My first exposure to him was in the movie “Magnolia”, which I would watch probably a hundred times during the most desperate years of my alcoholism, and which is probably the most important movie in my own personal history.  “Magnolia” is not a happy movie.  It is not a hopeful movie.  “Magnolia” didn’t help me get sober.  But I learned things from that movie that continue to shape who I am today.  Things like owning my regret and not denying it.  And recognizing when obsession goes too far and finding another place to put your love.  Embracing my inadequacies.  And on and on.  Now I grant you, Philip Seymour Hoffman didn’t write this movie, and he didn’t direct it.  But he did act the fuck out of his part in it.  But more importantly, he chose to be in this movie.  That was his true gift: choosing the right projects to be in.  Movies that meant things.  Movies that were high art without being art films.  Movies that could move you without being trite, or saccharine, or unnecessary.

Even Philip’s few “sellout” movies were well chosen.  “Along Came Polly” might be a populist comedy, but his part in it rings true, and gives the movie heart without giving into sentimentality.  Also, in it, his character coins the term shart, which is still floating around our culture.

Philip didn’t just act.  He directed exactly one movie: “Jack Goes Boating”, an adaptation of a Robert Glaudini stage play (Glaudini wrote the film’s script, too) that most people missed, but such is my love for Mr. Hoffman that I saw it in a theater, and own the blu ray disc (not many can say that, I assure you!).  “Jack Goes Boating” touches me deeply—makes me come to terms with uncomfortable truths about myself, such as my depth of selfishness, my fears of commitment, my reasons for pushing others away—and much of that power is owed to Phil’s perfect sense of tone (oh how I wish he’d directed more!), his powerhouse acting performance in the film, and, of course, the fact that he chose the project.  He knew what to choose.  Watch this clip from “Jack Goes Boating”. 

I felt like I knew Mr. Hoffman.  If I’d ran into him on the street, we would have just started talking, I think.  I wouldn’t have been starstruck.  I would have thought, oh, it’s about time we hung out.  Maybe this makes me creepy or weird, but I think it’s just a testament to a man who built an astoundingly successful acting career by putting trust in his audience, and there being an audience out there who wanted desperately to be trusted.

Philip Seymour Hoffman was important to me.

It’s Not Bullshit

Posted in Uncategorized with tags , , on April 25, 2012 by sethdellinger

Thirft stores.  Elizabeth Taylor in her prime.  Tapioca.  The Occupy Movement.  Chipping from the rough with a nine iron.  Corduroy.  Bevelled edges.  Public transit.  Micro-loans.  YouTube.  Gay marriage.  Blu-Ray Disc.   Crescendoes.  Mark Twain.  Febreze.  Cork boards.  Roe vs. Wade.   Sun Dials.  Road ID.   Martin Luther King Jr. Day.   The Sierra Club.  The three-camera sitcom.  Glossy paint.  The Heisenberg Uncertainty Principle.   Welfare.  The GI Bill.  Advil.  Waiting periods for gun purchases.  Boots.  Megabus.  Varnish.  Synchronized Swimming.  Egrets.  Carbon offsets.  Matt Lauer.  Not feeding the Mogwai after midnight.   Net Neutrality.   Mandolin.  Psychoanalysis.  Stiff penalties for illegally downloading and stealing music or movies.  The price of a US postage stamp.  History Detectives.  Comic books.  Actually listening to the voicemail I left.  Attempting to find your own true self.   SETI.   The freakin’ elliptical machine. Crosswalks.  Pierced navels.  Bananas.  Tipping the barista.  Sustainable fishing.  Netflix.  Paisley.  Day-Quil.  Hot dogs.    Geothermal energy.  Wearing a seat belt.  Staycations.  Water parks.  The price of concessions at the movie theater (get over it).  Presidential libraries.  Jazz fusion.  Curling.   Abstract Expressionism.  Craigslist.  Dancing in the rain.   The Large Hadron Collider.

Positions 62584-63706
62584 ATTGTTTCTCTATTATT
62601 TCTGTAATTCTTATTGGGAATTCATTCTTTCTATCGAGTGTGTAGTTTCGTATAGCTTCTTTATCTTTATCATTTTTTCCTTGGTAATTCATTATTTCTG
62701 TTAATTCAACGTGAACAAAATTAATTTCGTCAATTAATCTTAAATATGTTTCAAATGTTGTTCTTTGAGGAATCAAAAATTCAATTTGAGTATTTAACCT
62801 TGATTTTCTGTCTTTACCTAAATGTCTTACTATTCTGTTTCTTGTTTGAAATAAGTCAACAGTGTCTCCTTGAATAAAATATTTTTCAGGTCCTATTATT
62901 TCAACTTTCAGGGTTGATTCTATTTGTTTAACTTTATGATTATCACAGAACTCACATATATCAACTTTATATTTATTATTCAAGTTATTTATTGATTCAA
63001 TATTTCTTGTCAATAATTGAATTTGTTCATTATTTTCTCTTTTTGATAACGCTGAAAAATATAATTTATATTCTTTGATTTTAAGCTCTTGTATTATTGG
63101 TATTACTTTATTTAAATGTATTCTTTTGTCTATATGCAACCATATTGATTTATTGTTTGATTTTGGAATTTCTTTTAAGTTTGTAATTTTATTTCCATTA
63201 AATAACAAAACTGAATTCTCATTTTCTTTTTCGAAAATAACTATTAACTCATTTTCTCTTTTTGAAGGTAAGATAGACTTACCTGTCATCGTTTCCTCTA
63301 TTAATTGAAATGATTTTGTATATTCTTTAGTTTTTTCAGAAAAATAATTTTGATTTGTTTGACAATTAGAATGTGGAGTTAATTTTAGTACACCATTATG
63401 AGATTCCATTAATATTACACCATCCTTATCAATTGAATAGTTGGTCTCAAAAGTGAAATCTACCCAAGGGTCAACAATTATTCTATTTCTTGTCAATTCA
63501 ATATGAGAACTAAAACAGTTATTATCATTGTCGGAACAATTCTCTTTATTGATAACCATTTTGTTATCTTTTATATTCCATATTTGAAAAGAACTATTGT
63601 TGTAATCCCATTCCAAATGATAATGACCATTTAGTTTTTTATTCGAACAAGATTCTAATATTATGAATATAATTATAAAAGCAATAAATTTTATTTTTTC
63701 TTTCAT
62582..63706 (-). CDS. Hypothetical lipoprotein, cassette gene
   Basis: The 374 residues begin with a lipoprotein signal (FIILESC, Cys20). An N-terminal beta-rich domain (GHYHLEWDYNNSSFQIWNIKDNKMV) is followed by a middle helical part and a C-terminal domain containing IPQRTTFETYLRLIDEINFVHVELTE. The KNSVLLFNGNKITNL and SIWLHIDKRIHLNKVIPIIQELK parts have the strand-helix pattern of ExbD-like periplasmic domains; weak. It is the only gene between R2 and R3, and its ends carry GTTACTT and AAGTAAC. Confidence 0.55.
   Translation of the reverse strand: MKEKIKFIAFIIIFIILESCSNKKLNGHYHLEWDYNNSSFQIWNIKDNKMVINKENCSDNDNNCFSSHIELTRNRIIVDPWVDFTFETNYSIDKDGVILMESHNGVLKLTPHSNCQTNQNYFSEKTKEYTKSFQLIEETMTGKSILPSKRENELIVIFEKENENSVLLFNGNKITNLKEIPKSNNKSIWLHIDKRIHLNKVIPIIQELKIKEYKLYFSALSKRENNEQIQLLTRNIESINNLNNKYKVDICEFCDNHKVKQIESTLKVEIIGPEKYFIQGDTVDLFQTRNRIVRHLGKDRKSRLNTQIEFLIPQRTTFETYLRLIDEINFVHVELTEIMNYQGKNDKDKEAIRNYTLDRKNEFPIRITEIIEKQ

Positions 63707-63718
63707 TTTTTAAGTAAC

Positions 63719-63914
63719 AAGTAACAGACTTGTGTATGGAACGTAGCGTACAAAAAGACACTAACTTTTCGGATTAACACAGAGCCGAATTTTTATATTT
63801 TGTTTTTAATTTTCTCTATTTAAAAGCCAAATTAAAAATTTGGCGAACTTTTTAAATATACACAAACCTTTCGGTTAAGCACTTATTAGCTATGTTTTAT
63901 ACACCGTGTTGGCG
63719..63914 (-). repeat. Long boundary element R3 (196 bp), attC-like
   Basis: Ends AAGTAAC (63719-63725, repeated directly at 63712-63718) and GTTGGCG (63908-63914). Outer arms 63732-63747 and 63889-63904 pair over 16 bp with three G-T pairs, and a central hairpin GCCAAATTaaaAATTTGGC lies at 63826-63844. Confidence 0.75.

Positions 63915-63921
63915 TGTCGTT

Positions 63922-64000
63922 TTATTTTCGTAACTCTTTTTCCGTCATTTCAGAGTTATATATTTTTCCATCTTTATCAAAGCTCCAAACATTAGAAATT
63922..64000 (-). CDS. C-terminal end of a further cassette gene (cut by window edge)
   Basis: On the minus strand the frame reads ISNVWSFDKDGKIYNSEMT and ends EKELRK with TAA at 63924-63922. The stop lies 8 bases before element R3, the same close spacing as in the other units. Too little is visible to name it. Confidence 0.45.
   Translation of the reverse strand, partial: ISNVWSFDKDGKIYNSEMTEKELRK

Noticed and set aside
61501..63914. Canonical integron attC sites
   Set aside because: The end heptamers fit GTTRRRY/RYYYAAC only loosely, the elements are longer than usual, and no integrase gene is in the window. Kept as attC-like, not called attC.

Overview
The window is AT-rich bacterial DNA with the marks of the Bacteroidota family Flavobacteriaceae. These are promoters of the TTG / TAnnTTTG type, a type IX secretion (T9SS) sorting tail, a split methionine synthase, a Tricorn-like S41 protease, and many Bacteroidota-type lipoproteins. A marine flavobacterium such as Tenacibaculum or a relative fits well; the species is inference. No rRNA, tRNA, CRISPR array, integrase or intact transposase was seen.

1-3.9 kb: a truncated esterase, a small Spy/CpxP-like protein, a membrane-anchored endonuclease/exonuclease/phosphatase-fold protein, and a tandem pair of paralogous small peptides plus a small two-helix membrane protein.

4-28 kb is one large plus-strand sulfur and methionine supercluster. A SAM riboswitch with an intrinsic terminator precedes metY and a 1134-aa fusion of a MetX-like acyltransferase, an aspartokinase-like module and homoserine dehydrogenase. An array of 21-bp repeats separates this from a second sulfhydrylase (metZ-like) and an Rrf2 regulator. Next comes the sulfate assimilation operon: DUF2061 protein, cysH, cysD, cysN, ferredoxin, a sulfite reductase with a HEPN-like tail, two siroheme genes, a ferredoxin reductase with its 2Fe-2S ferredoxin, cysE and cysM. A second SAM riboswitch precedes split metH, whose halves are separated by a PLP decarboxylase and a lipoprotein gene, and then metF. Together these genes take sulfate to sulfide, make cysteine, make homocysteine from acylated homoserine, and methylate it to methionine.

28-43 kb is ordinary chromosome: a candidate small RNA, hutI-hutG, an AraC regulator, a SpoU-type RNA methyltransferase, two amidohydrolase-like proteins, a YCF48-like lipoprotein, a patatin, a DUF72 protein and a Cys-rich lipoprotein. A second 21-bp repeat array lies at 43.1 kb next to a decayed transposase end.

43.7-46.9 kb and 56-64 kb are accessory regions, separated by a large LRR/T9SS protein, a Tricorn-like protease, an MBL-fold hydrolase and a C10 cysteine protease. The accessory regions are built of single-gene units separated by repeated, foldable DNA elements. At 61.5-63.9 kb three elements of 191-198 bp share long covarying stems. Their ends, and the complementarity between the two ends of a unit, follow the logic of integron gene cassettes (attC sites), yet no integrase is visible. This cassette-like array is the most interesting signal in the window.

My 77th Favorite Song of All-Time

Posted in 100 Favorite Songs with tags on March 8, 2012 by sethdellinger

Click here to see all previous entries.

…and my 77th favorite song of all-time is:

“In this Light and on This Evening” by Editors

Editors–a British band who have previously gone by the name The Pride and Snowfield—were, for a split second in 2007, the really-hip band of the moment on the indie scene, although their keyboard and reverb-heavy neo-goth approach made them unique on the scene.  However, just about all their newfound rabid fanbase deserted them upon the release of their sophomore album (actually their third album, but their second major release) In  This Light and on This Evening, which was extremely different from their debut; words from “experimental” to “heavy-handed” have been used to describe the album.  So it should come as no surprise that I love the album more than anything else they’ve done.  Especially the title track, which is dense, dark and drenched in sadness, in stark contrast to the two lines that make up all of it’s lyrics, in intense repition:  “I swear to God, I heard the Earth inhale moments before it spat it’s rain down on me.  I swear to God, in this light and on this evening, London’s become the most beautiful thing I’ve seen.”  But please, wait for the ending; there is a major pop that will clip your toenails.